Linda Hudkins is a retired journalist who wrote for decades, and she recalls as a young woman how she reacted to the death of President John F. Kennedy.
The nuns who taught us were tough ladies, formidable, strict, unflinching stern.
So when one of them stepped through the door of our algebra class, her face and posture told us she was about to shatter our lives.
Swooning, clinging to the door frame, and barely able to speak, she said that President John Fitzgerald Kennedy was dead.
Silence enveloped us at that moment and didn't let go for days.
John Fitzgerald Kennedy
Kennedy was one of us. We shared every rite, ritual and sacrament of the Roman Catholic Church. He was a hero of World War II, just like all of our dads, uncles and neighbors.
He was a husband, dad, son, brother. We had gotten to know and appreciate every member of his family.
He was Irish, just like all the Irish folks in our neighborhoods who sat beside us in Church.
We loved everything about this man.
And in the wink of an eye, he was gone.
The 1964 visit was special
I was a teenager, and, like all teens of the time, earned bits of money here and there. It was important to spend it wisely, so after 10 percent for the Sunday plate, a dime a week went to a rag tag girls club. The woman who steered us used our dimes--and probably more of her own--to take us to Washington, DC, where we saw Kennedy's original resting place. We were among the first of 16 million mourners to visit the grave in the three years before it was moved to a permanent spot.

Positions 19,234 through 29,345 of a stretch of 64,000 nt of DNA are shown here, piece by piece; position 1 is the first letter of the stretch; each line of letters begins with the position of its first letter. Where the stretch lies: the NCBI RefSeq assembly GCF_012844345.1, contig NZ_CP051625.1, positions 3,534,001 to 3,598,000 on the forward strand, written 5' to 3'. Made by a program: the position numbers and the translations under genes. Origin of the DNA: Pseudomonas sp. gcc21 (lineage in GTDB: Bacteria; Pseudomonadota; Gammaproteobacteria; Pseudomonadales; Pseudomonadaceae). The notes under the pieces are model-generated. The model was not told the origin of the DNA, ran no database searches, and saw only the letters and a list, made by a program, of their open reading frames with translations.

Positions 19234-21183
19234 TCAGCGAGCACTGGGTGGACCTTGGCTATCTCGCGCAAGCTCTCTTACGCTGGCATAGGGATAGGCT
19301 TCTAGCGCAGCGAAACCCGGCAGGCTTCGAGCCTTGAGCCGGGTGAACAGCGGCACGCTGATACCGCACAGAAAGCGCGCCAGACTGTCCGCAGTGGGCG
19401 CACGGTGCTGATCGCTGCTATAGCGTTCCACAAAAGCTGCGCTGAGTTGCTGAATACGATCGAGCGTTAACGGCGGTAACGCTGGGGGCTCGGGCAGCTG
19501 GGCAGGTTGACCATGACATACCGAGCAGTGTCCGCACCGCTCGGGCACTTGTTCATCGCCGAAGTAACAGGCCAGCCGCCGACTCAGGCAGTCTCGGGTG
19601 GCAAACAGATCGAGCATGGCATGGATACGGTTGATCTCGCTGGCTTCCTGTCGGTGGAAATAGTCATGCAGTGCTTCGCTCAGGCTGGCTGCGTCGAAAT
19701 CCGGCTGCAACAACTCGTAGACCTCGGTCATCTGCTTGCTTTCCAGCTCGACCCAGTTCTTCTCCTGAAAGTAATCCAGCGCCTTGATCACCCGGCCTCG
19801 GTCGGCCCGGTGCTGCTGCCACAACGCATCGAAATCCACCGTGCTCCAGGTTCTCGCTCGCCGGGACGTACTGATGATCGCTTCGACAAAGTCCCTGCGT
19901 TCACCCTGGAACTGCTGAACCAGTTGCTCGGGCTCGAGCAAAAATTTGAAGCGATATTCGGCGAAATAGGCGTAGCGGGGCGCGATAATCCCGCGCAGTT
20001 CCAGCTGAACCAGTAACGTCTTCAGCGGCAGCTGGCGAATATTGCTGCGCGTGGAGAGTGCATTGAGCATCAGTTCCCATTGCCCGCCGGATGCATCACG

When we visited, it was surrounded by a low white picket fence and lighted by a propane- fueled eternal flame that had been lit by the president's widow Jackie.
The memory of having been there while a nation's grief had yet to abate, still feels like a holy day in my life. I still like to look at the black and white photo I snapped with my Kodak Brownie camera that day.
Throughout the next few years, my dimes and dollars were spent on books about Kennedy, from his valiant deeds when his PT 109 was shattered by a Japanese destroyer, to the Warren Commission Report that detailed his death.